RIP Sister Wendy

I have always been drawn to people who zig when the rest of the world expects them to zag. I delight in those who refuse to be defined by others. They are the ones who often make us see things in a different way.

Sister Wendy Beckett was definitely one of those people. She entered a congregation of religious sisters at the age of 16, and spent much of her life in silence and isolation. In many ways she might be considered old-fashioned. A consecrated virgin, she continued to wear the habit when many of her contemporaries were donning ordinary clothes. She was a member of the very conservative Carmelite order.

And yet.

Sister Wendy was also highly educated and was drawn to the teaching profession. She was known as an art historian, and that brought her to the attention of the BBC. It is through her very popular appearances on the BBC and PBS that many of us got to know and love Sister Wendy, a woman who would otherwise have spent her entire life out of the public eye.

Having a nun wax poetic about the beauty of the naked human body was enough to make one blink. But she did so, enthusiastically and with no apologies. She had a delightful sense of humor. She loved art, and beauty in all its many forms.

She, herself, could not be considered a classic beauty. She wore thick glasses, had protruding teeth and a speech impediment. The rest of her was shrouded in black. And yet her beauty shone through in her enthusiasm, her intelligence, her thoughtfulness and her kindness. She is the only nun I have ever wanted to hug.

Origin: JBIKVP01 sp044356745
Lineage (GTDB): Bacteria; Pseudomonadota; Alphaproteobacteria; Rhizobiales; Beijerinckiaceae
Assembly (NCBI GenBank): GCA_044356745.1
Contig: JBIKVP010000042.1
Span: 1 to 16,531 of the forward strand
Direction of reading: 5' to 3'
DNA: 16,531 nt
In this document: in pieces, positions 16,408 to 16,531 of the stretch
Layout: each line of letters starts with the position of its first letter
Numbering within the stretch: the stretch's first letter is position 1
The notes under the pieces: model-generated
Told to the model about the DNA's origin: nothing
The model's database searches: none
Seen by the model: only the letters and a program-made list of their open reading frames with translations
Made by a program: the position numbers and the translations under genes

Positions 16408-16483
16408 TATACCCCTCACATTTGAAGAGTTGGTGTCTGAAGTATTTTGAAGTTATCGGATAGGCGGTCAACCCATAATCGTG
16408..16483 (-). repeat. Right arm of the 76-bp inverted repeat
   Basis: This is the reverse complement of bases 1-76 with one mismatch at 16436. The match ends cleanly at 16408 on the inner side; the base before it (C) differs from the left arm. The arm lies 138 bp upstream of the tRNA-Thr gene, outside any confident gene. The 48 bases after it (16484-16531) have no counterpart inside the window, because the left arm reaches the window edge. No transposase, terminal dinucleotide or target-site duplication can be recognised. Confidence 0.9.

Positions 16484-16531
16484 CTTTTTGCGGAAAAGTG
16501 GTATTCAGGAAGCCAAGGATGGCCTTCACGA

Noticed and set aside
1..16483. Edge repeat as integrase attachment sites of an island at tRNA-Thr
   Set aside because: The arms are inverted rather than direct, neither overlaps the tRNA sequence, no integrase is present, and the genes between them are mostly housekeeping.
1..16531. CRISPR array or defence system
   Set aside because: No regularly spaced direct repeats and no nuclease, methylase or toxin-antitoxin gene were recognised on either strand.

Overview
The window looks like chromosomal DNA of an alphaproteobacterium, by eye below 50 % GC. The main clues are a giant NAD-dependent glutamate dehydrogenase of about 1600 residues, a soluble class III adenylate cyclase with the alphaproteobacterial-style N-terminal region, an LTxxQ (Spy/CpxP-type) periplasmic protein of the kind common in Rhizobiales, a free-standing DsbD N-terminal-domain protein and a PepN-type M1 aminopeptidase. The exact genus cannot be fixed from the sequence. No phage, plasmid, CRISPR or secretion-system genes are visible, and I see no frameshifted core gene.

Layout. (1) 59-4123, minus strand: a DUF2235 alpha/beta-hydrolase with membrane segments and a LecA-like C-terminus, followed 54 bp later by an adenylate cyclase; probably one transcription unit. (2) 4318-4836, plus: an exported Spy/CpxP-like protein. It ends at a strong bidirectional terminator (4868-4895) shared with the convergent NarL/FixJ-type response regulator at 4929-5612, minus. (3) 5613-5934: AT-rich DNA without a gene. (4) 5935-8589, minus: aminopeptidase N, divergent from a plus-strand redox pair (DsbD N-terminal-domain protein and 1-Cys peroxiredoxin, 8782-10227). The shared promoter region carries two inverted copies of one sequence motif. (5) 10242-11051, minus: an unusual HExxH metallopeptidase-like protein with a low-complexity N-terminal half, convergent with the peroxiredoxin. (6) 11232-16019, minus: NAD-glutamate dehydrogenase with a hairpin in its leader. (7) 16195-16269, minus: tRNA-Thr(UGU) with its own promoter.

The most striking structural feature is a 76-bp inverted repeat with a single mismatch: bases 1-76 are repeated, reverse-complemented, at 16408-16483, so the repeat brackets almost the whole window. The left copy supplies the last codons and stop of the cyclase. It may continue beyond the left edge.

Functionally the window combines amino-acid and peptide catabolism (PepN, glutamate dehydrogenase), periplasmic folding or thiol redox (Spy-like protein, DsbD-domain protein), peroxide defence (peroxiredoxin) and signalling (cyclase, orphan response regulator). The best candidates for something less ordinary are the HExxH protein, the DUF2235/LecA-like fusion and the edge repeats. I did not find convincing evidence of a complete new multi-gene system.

She also did not shy away from discussing controversial art, such as a photograph by Andres Serano of a crucifix soaked in urine. She did not react with outrage. She gave a thoughtful critique of this artwork. She did so confidently. According to this article, “The work could be interpreted as a critique of the way modern man had despised the self-sacrifice of Jesus Christ, she thought. In her view, it was not a great work of art, because it was not the kind of thing one would want to look at twice, but it might be a valid piece of commentary.”

She would probably be shocked to hear that I consider her the ultimate feminist. She chose the life she wanted to live. She lived it. She didn’t take into consideration what anybody might think. She lived, she learned, she spoke her truth.

Sister Wendy Beckett was always true to herself. And from that position of strength and confidence, she loved her god, adored art, and treated her fellow humans with dignity and respect. She was an amazing woman, and the world will be ever-so-slightly less bright and ever-so-slightly more predictable without her.

Sister Wendy

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Why Not Build a Castle?

If I had the luxury of having any career in the world (and some magic guarantee that I’d be able to make a living at it), I would be an experimental archeologist. I love to learn by doing, and there’s no other job in the world that allows you to do just that to such an extreme degree. There’s so much that we don’t know about how things were done in the past, and the best way to figure it out is by actually getting in there with the tools and materials that were available at the time and working it out as you go along.